Inculpatory evidence in the form of a memorandum from SOS C. Patrick, dated September 22, 2007, which states he found a note stating BECKFORD keeps a phone in his mattress, and a copy of an anonymous note which states, "Beckford keeps phone in mattress B-4," corroborated the evidence cited in the incident report in this case.

The DHO believed the information provided by the staff members involved in this case, as they derived no known benefit by providing false information. The DHO finds [Beckford] committed the prohibited act of Possession of a Hazardous Tool (Cellular Telephone), Code 108, while incarcerated at the Schulkill (sic) Federal Prison Camp, Minersville, Pennsylvania, when a cellular telephone charger was found concealed inside your mattress. Inculpatory evidence in the form of a memorandum from Warden Holt, dated October 28, 2005, corroborated the evidence cited in the incident report in this case. Warden Holt indicated, "I have determined that inmate possession of a cellular telephone at this institution poses a serious impact on institution security. Effective immediately, any inmate found in possession of a cellular telephone will be charged with a violation of code 108, Possession, Manufacture or Introduction of a Hazardous tool and will be sanctioned accordingly. Also, please note that BOP Program Statement 5270.07 state's (sic) it is an inmate's responsibility to keep his area free of contraband. Therefore, you will be charged with a violation of code 108 if a cellular telephone is found in your personal area. ...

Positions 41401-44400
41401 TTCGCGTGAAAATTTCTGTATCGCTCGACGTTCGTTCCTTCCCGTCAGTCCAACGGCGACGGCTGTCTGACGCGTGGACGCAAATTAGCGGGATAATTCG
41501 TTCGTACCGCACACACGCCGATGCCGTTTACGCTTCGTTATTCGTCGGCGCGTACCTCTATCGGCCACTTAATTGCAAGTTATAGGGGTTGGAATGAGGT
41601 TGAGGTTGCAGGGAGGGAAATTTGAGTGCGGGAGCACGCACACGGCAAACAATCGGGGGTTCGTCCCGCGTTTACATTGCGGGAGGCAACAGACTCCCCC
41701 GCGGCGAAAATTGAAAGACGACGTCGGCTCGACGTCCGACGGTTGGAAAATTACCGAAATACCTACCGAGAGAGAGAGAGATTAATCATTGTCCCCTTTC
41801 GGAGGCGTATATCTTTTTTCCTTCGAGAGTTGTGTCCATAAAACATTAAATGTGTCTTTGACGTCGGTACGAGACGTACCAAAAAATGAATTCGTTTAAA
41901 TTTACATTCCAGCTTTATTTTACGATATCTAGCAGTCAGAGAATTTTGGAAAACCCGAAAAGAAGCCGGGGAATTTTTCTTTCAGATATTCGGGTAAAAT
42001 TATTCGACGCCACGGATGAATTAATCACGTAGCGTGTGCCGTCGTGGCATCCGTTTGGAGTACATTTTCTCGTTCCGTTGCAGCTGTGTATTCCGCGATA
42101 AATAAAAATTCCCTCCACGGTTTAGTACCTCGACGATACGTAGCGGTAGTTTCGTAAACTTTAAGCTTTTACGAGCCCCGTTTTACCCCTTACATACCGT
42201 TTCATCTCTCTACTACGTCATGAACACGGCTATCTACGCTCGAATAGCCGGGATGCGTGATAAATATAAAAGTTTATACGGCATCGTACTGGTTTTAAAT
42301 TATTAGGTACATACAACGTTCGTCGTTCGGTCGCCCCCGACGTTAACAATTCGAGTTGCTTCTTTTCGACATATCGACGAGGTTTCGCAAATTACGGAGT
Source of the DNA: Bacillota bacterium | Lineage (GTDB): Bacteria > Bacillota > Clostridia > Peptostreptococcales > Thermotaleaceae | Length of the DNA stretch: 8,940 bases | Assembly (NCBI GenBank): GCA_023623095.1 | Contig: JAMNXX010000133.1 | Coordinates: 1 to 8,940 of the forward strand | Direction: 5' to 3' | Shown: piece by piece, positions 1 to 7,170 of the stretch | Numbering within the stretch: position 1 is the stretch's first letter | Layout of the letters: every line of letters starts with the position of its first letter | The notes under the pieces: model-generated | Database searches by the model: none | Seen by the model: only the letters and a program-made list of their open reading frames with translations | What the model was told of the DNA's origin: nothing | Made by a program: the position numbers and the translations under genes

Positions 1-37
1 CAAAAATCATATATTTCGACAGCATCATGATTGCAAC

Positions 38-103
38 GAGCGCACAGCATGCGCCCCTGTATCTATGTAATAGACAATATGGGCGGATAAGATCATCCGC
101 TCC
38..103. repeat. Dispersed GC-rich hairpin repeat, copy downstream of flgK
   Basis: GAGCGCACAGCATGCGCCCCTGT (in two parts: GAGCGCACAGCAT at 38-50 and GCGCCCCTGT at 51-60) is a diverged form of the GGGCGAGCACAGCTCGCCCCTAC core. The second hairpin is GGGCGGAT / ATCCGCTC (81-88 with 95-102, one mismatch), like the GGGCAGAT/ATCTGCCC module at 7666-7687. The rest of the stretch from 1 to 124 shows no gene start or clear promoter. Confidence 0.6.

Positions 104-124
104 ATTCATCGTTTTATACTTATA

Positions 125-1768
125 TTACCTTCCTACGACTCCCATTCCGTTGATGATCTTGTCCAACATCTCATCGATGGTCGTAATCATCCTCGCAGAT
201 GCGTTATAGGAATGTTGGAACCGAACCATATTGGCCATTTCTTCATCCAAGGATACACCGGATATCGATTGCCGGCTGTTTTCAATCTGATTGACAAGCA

In deciding this issue, I find no credible or convincing evidence that the cellular telephone charger was placed there by another individual. You are responsible to maintain your assigned living area free and clear of contraband (P.S. 5270.07, Chapter 3, Page 1, Responsibility #4) and your unsupported theory that the charger was placed under your locker to set you up, does not absolve you from that responsibility. I have given greater weight to the officer's written report. Therefore, I find it prudent to hold you accountable for violating the prohibited act(s) of Possession, Manufacture, or Introduction of a Hazardous Tool, specifically a cellular telephone charger, Code 108, on September 22, 2007, in Camp 1, E02-004L, at the Schuhylkill (sic) Federal Prison Camp, Minersville, Pennsylvania. (Id. at RR. 30 - 31.) As a result, Mr. Beckford was sanctioned as follows: 41 days disallowance of GCT; 90 days disallowance of non-vested GCT; 60 days of Disciplinary Segregation; 12 months loss of phone privileges; 6 months loss of visits; and 6 months loss of commissary privileges. (Id.) The DHO also recommended a disciplinary transfer due to David Beckford's need for greater security/supervision. (Id.) Beckford was advised of his appellate rights and given a copy of the DHO's findings on October 11, 2007. (Id. at R. 10, Decl. of DHO Petrucci and R. 32, DHO Report.)

B. Mr. Beckford's Exhaustion Efforts

Adam Ackley, an Attorney Advisor at the Consolidated Legal Center in Allenwood, Pennsylvania. (Doc. 11-2 at RR. 2 - 3, Ackley Decl.) Attorney Ackley is familiar with the BOP's Administrative Remedy Program and has access to the BOP's computerized record system (SENTRY) which records and compiles various inmate records, including administrative remedies. (Id.) Copies of rejected administrative remedies are returned to the inmate and are not maintained by the BOP. (Id.)